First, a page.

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Make Good Writing Contagious

Bad writing can be contagious. People in organizations learn bad writing habits from each other in two main ways: by copying bad models or by copying the wrong models.

Make Good Writing Contagious
Everyone is busy, so employees often look through the files to see if there's something they can use or modify to meet their present writing needs. 

I once worked at a company where a letter sending someone information typically started, "As per our telecon, please find enclosed..." Not only was this a bad model, but many people thought the formal and stilted style made it sound "important." They were shocked at the idea that one could simply say, "Here's the xyz document I mentioned."

Other people follow a model that was developed for a different audience or a different purpose. They may, for example, copy a letter that was originally targeted at engineers and forget that the CFO they're writing to in this case has completely different concerns.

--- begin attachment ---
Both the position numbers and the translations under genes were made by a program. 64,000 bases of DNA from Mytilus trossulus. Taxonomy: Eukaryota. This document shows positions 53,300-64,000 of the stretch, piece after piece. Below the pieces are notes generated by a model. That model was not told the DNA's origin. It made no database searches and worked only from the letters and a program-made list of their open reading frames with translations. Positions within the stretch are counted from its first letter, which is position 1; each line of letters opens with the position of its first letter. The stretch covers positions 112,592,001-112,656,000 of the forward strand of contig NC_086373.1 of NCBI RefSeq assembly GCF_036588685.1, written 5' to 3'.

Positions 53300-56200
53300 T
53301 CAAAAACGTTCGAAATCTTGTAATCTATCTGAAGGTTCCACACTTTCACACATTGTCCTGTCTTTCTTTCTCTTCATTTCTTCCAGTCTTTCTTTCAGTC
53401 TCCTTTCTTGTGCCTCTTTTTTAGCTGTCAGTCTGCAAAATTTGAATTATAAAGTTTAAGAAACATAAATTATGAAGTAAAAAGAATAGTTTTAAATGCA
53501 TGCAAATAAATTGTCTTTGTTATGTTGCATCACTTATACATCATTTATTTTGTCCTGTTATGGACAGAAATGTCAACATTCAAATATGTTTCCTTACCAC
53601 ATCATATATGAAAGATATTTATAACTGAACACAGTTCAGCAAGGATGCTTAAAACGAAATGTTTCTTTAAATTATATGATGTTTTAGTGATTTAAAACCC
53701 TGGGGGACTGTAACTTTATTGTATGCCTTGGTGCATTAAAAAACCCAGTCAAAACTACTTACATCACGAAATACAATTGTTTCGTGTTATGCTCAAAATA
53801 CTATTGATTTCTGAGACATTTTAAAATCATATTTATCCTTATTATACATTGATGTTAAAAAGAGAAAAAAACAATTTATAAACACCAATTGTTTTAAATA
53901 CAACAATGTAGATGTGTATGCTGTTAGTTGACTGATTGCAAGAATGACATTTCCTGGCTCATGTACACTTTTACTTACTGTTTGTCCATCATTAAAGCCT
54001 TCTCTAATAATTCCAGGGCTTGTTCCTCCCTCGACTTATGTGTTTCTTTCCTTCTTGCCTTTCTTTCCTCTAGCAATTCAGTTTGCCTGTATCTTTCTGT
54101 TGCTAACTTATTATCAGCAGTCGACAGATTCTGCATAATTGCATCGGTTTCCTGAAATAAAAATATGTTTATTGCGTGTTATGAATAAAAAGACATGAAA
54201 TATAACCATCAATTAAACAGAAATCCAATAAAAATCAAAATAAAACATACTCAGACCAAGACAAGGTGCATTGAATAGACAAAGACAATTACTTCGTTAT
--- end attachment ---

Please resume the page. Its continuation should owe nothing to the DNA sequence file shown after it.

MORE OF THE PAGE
Our goal as business owners or managers should be to make good writing contagious. We can do this, not only by providing good models, but more importantly, by encouraging our employees or colleagues to focus on purpose, audience and scope.

When they first sit down to write, people should ask, "What am I trying to achieve? What result do I envision?" It's helpful if we can get them to articulate the answers to these questions in advance. If they don't know what their purpose is, they're not going to achieve it.

They should also ask, "Who is my audience? What function do they have in the organization? Are they hostile or friendly to my message? What is going to motivate them to buy my product or service? What might cause them not to buy my product or service?"

At the same time employees should ask, "What do I have to include to achieve my purpose? What one or two key messages MUST I succeed in communicating? What is irrelevant to my purpose and should be left out?"

If people master purpose, audience and scope, they are 90 percent of the way there. We can then reinforce good writing by complimenting exceptional efforts, preferably within earshot of other employees. 

All the best,
P.S. Remember: a selection of my past newsletters is available online at http://www.holton.cc/archive.html.